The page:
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Mountainfilm Commitment Grant recipients | Arts & Entertainment

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Mountainfilm recently announced the 2022 Commitment Grant recipients. From hundreds of applicants, 28 projects were chosen that embody Mountainfilm’s mission to inspire audiences to create a better world.

“It was an unparalleled year, thanks to the generosity of Torri and Mark Savoff who doubled our grant budget and thus enabled us to support an unprecedented 28 recipients,” said, Lucy Lerner, senior programmer and festival manager. “Being able to offer this level of support to our filmmakers is so rewarding.”

“Our grants committee selected a really impressive slate of films this year,” festival director Suzan Beraza added. “It’s a testament to the tenacity of these filmmakers who are overcoming numerous obstacles to tell stories that inspire, uplift and celebrate indomitable spirit. They are laying the groundwork for excellent festival programming in the coming years.”

The Commitment Grant initiative is part of Mountainfilm’s pledge to support projects that explores a range of socially, politically and culturally relevant topics that are rooted in the festival’s mission to inspire audiences to create a better world.

Many past grant recipients have not only premiered their films at Mountainfilm but have won numerous festival awards. Previous projects supported by the Commitment Grant include Skye Fitzgerald’s Oscar-nominated “Hunger Ward” and “Lifeboat;” Adam Nawrot and Sonia Szczesna’s “Godspeed, Los Polacos!;” John Waller’s “Mending the Line;” Jon Kasbe’s “When Lambs Become Lions;” and Mo Scarpelli’s “Anbessa,” to name just a few.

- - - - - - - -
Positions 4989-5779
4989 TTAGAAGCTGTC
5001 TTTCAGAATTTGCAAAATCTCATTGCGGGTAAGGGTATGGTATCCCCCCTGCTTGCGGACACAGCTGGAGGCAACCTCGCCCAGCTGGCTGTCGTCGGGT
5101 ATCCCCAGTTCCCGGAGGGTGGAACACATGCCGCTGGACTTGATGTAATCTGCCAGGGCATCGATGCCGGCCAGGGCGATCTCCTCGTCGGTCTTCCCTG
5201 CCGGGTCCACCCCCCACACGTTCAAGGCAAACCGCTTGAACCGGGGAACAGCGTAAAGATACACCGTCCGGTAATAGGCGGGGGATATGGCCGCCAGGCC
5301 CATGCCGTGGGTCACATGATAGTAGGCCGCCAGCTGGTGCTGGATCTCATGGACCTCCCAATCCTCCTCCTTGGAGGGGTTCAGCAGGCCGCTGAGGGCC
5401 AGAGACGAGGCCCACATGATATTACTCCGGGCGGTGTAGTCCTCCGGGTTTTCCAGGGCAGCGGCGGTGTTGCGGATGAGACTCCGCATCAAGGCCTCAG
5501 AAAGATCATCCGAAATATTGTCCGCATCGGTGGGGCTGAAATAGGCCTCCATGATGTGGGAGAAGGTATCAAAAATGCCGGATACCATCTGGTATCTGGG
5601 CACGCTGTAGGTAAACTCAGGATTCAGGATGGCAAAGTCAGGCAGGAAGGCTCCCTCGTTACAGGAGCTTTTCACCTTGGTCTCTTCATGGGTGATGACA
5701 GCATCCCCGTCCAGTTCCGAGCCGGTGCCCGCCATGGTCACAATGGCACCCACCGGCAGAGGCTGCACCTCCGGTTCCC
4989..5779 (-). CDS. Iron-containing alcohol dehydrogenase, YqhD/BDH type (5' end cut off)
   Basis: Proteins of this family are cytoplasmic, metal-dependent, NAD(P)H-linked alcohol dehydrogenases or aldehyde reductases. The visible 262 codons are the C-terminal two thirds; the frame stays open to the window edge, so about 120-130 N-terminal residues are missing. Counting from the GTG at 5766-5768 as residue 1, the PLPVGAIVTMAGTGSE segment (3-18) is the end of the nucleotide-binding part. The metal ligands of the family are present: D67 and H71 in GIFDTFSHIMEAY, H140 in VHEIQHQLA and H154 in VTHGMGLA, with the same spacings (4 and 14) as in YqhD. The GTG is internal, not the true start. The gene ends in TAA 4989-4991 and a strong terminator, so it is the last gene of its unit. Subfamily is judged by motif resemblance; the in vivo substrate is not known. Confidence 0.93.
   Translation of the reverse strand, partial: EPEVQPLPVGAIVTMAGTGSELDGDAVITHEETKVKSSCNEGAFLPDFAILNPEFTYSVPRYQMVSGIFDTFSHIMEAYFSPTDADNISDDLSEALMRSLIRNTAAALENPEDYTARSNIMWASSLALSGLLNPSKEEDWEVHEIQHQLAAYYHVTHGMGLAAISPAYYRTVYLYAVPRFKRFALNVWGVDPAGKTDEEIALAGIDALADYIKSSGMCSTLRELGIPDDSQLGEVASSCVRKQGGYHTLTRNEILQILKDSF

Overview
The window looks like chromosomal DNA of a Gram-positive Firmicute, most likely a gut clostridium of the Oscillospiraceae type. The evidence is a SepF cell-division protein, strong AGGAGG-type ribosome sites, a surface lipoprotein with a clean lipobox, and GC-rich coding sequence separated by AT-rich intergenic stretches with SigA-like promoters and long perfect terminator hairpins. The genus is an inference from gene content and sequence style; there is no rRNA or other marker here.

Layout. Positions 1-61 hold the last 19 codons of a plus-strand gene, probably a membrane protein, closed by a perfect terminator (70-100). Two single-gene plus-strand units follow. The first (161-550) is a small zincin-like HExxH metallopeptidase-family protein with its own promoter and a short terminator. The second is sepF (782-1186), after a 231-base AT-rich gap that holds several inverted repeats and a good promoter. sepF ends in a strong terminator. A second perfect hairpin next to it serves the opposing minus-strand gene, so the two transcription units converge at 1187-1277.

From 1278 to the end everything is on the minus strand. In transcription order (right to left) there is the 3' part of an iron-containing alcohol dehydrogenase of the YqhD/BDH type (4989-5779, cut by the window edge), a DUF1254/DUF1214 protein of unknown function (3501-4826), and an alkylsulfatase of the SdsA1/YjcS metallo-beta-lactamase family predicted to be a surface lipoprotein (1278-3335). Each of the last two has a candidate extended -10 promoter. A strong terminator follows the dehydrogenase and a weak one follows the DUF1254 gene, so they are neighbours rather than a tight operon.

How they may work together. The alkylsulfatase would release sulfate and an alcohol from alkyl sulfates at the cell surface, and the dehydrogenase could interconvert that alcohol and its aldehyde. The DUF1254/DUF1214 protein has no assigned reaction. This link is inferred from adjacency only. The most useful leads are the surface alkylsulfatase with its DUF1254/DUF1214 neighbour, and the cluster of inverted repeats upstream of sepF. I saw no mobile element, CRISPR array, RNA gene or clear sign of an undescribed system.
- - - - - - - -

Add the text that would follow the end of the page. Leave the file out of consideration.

The 2022 Commitment Grant winners are: “40 Years of Silence” by Maythem Ridha, “Apayauq” by Zeppelin Zeerip, “Between Earth and Sky” by Andrew Nadkarni, “Beyond Begbie” by Zoya Lynch, “Bristol Bay Salmon” by David Herasimtschuk , “Commerce City” by Raúl O. Paz-Pastrana and Alan Domínguez,

“Desert Angel” by Vincent DeLuca, “Five Seconds to Fly” by Nick Canfield, “Frontier Town” by Tom and Theo Tennant, “Holder of the Sky” by Tsavani Spoonhunter, “I Was Born This Way” by Sam Pollard and Daniel Junge, “Impossible Town” by Meg Griffiths and Scott Faris, “Jojo” by Chelsea Jolly, “Love in the Time of Migration (El amor en los tiempos de la migration)” by Erin Semine Kökdil and Chelsea Abbas, “Milana With Grace ” by Max Lowe, “Patrol” by Brad Allgood and Camilo de Castro, “Pig Show” by Jenny Schweitzer Bell, “Row of Life” by Soraya Simi, “Snowland by Jill Orschel, “Standing Above the Clouds” by Jalena Keane- Lee, “The Newcomers” by Gabriella Canal, “The Orchestra Chuck Built” by Christopher Stoudt, “The Untitled Baltimore Documentary Project” by Gabriel Francis Paz Goodenough, “Town Square” by Josh Izenberg, “Ultimate Citizens” by Francine Strickwerda, “ Untitled Human Composting Documentary” by JJ Gerber, “Untitled KQT Project” by Patrick G. Lee, and “Untitled Philippines Project t” by PJ Raval.